Rabinowitz has also continued collaborating with Kang, an adept developer of mouse models for the study of metastasis. The pair reported in 2016, for example, that an amino acid known as serine is the source of single carbon units that are used to generate the bases of DNA in proliferating cells, and that two different enzymes can perform the same key reaction in that process using folate. In a more recent study co-authored with Kang, Rabinowitz’s team showed that an enzyme ordinarily essential to maintaining NADPH levels in cells can be circumvented in breast and lung cancers driven by the K-Ras oncogene. In other tumor types, such as lung cancers driven with KEAP1 mutation, this same enzyme is essential and a promising drug target.
Work on pancreatic cancer, meanwhile, has pulled Rabinowitz closer to the clinic. He is already involved in a clinical trial examining the effect of a ketogenic diet—high fat, moderate protein and very low carbohydrate—on triple chemotherapy for pancreatic cancer. “If we succeed in completing this trial, it’ll be the first adequately powered, randomized trial of dietary intervention to augment cancer therapy,” says Rabinowitz. At the Rutgers Cancer Institute, where Rabinowitz directs a metabolomics center, his team is also applying its technologies to study the metabolism of glucose in pancreatic cancer patients.
Ludwig Princeton’s partnership with the Institute will play a big part in its work, especially as discoveries made at the Branch are translated into clinical applications. One challenge Rabinowitz has for the Branch, for example, is to explore cachexia, the deadly wasting that accompanies advanced cancer, with an eye to developing preventive treatments. “Ludwig support is enabling my lab both to push frontiers of metabolism measurement technology, and to engage more intensively with clinicians to understand the metabolic vulnerabilities of human cancer and the metabolic needs of cancer patients,” says Rabinowitz.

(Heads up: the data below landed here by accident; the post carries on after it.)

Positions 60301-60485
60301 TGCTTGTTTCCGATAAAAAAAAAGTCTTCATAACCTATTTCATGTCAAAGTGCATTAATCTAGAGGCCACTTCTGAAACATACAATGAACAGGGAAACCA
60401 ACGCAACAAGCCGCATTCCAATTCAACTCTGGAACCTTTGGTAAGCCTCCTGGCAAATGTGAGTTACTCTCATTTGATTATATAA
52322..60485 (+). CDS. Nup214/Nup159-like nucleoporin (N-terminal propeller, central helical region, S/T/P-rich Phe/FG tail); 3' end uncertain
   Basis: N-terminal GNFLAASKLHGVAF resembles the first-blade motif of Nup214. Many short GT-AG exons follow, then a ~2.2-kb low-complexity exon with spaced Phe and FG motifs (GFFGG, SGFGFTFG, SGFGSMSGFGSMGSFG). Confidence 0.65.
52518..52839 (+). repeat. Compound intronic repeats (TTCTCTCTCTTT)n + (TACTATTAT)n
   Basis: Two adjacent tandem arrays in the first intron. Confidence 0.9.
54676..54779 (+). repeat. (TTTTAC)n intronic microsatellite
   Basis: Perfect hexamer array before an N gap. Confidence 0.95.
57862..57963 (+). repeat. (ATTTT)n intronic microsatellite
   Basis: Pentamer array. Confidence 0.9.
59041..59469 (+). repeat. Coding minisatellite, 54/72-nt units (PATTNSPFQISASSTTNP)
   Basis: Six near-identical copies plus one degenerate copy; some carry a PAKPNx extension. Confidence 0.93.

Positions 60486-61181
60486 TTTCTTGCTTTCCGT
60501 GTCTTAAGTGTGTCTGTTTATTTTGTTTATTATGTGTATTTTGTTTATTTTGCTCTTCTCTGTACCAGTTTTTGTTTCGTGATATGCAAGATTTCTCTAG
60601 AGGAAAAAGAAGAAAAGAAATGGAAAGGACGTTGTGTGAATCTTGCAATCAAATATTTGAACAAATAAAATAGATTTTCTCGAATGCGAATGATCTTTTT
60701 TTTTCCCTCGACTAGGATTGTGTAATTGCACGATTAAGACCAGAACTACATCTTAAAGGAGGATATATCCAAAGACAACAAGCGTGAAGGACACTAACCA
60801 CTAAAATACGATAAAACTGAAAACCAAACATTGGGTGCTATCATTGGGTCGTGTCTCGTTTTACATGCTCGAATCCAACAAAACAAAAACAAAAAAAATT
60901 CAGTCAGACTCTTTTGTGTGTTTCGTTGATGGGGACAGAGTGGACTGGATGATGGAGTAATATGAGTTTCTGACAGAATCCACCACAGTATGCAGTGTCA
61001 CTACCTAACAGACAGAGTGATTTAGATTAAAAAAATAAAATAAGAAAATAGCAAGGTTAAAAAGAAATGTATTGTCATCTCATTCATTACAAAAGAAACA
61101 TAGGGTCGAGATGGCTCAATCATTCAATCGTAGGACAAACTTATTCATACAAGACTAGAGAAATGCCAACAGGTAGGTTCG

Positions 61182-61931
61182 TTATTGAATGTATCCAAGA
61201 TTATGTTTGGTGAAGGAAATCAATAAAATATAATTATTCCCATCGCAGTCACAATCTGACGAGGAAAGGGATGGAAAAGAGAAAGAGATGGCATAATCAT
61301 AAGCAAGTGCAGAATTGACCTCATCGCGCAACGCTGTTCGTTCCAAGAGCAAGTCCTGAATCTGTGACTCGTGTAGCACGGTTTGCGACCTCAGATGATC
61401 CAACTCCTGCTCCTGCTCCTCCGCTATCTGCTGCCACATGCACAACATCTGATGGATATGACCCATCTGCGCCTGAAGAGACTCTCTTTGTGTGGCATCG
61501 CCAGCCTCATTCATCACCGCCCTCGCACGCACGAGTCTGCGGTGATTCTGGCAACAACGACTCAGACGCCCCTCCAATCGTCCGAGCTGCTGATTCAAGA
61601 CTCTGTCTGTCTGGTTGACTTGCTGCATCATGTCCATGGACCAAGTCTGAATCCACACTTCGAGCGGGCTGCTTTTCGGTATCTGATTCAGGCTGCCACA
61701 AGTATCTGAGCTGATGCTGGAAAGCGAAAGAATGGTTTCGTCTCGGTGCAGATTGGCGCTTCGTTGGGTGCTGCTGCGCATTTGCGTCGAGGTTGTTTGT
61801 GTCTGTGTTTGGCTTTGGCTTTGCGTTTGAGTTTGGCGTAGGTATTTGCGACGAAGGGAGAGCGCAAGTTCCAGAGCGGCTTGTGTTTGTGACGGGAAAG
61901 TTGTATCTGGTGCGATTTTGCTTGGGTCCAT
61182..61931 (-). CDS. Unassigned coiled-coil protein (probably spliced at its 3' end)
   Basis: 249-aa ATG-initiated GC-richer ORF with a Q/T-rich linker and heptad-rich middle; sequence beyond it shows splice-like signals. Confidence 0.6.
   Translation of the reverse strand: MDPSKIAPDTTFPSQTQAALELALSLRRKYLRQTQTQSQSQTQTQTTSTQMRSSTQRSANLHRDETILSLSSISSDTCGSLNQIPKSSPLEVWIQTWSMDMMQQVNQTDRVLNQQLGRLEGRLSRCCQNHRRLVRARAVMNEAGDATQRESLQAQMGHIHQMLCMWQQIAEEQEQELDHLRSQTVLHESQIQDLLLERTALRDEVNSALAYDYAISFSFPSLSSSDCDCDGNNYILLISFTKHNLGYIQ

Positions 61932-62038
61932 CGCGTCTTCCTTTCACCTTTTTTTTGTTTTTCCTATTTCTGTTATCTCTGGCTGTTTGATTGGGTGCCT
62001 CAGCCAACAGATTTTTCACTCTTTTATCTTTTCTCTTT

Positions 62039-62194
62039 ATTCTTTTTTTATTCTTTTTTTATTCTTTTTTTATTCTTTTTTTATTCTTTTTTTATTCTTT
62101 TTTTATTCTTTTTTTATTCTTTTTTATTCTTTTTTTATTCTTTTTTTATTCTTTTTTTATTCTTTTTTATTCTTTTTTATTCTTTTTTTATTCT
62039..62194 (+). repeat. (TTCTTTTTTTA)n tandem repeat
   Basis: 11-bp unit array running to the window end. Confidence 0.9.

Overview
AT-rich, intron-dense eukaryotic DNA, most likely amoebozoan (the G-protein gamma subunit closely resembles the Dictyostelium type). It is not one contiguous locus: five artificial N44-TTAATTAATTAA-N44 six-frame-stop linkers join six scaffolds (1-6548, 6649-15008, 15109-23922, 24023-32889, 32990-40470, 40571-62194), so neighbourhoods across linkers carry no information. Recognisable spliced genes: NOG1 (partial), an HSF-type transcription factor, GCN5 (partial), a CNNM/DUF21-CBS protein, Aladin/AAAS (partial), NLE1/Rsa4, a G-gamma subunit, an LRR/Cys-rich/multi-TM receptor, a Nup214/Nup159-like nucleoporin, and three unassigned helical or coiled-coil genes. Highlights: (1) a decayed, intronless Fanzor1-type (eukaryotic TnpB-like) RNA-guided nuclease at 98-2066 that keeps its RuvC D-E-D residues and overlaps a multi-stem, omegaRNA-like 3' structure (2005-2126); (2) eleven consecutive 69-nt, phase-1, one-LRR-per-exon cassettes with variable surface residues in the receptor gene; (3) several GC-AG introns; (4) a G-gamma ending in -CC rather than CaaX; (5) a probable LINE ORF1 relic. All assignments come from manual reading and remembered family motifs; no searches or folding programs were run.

What really captures Rabinowitz’s imagination is the establishment of a scientific foundation for dietary interventions to prevent and treat cancer. “It’s amazing how many people—since hearing about the Ludwig Princeton Branch—have told me about their struggles with cancer, and they just didn’t know what to eat and wanted to make wise choices, but didn’t have the guidance,” says Rabinowitz. “I want to fix that.”
Few are better suited to the challenge.